The American Dream has been a concept forged into American culture since the inception of the nation, and it means more to our nation than other facets of our culture.
It is a belief that any man or woman is capable of reaching financial stability and living a comfortable life without worrying about day-to-day survival.
Since childhood we are told about the origins of our nation and how it is rooted in immigration. The idea seems old, like something of the past, yet every day more and more immigrants enter the United States.
This is an issue that has become so prevalent that the idea of closing the American borders has gained support and is frequently debated. Barack Obama, President of the United States, has even signed controversial bills meant to help these immigrants gain amnesty.
The millions of men, women and children who enter the United States daily do so with the hope of achieving the American dream, and many do.
Universities are much more diverse than they were 70 years ago. More and more money goes to financial aid that helps immigrants afford the education needed to gain access to better-paying jobs.
The success of these immigrants is proof of both the dream’s continuing popularity and possibilities.
In 1968 my father was born in Cuba, a beautiful land with a communist dictator. In Cuba, hunger is rampant and free speech obstructed. Jorge Varona, my father, left Cuba for America in 1992.
He arrived with nothing but the clothes on his back, the only contact he had in this country was a cousin of his father. Since he arrived, my father yearned for his own piece of the American dream. He wanted to be secure in what he calls “the best nation in the world.”
Today, 22 years later, he’s owned his own house, become a middle-class American, and achieved all the goals he set for himself. He has achieved the American Dream. While those on the opposing side, those who believe the dream is no longer possible, argue that times were different, and that the dream was possible then but not now, I want to know what they say about the Cuban-born teenager who was accepted into all the Ivy League universities just last year.
While many Americans today say they do not see the American dream as possible they do not realize that their achievements are proof of the dream.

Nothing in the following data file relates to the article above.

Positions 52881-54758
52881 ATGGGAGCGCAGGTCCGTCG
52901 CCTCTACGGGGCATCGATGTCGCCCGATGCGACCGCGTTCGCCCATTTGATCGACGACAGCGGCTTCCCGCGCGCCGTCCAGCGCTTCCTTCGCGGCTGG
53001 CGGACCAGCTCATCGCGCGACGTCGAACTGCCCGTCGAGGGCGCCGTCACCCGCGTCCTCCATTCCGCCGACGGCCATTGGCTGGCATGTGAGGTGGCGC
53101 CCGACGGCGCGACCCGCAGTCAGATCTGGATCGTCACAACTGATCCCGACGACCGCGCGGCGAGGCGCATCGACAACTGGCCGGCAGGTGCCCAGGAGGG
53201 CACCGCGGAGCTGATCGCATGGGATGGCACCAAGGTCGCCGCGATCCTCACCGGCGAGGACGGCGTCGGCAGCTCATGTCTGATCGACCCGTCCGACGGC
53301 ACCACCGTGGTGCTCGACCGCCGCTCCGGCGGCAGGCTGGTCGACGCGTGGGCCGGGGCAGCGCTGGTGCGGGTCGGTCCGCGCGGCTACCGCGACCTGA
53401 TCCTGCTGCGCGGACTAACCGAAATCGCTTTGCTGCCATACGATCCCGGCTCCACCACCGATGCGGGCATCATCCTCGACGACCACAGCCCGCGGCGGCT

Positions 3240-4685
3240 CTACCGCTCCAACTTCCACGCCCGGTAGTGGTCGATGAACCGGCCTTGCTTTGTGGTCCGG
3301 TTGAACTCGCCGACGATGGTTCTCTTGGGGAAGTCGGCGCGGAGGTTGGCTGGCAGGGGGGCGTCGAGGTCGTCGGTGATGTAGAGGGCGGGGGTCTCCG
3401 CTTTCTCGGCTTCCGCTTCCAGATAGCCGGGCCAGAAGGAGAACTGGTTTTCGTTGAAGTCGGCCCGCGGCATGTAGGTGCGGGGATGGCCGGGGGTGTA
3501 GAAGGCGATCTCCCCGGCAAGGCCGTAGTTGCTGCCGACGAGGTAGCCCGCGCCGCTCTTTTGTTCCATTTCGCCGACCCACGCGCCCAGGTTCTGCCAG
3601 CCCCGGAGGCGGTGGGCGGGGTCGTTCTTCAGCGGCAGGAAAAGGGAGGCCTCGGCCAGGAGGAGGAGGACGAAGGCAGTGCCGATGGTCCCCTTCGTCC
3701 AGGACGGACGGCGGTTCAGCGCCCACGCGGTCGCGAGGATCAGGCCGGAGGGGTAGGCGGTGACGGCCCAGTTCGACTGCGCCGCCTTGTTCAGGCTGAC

According to a poll conducted by the marketing firm DDB, only 40 percent of those polled believed they were living the American dream, yet 66 percent of those polled said they owned a home, 78 percent said they got a good education, 74 percent found a decent job, 78 percent reported having decent health care, and 81 percent believe they are giving their children a better life than they have.
The majority clearly claimed to have accomplished many of the aspects that make up the American Dream.
The American dream is more than just an idea. It is an anchor for many of those who arrive to this country, and for many who live here as well. MAST Academy knows this well.
Students here work hard every day because they hope that one day they’ll achieve their dreams.
“If you work for your dream and always believe in it, it will come true,” eighth grader Madison Convoy said.
“Any dream is possible; your dreams can go as far as your dedication to your life and desire to live your life for you to the absolute best of your ability,” sophomore Ismael Fernandez said.
Knowing that financial stability is still possible, that hard work will pay off with the accomplishment of all of one’s goals, is essential for the men and women who live in this nation.
If the men and women who arrive to this country every day, with nothing, still see the American dream as a very real possibility, why do those lucky enough to have more advantages see the dream as far-fetched?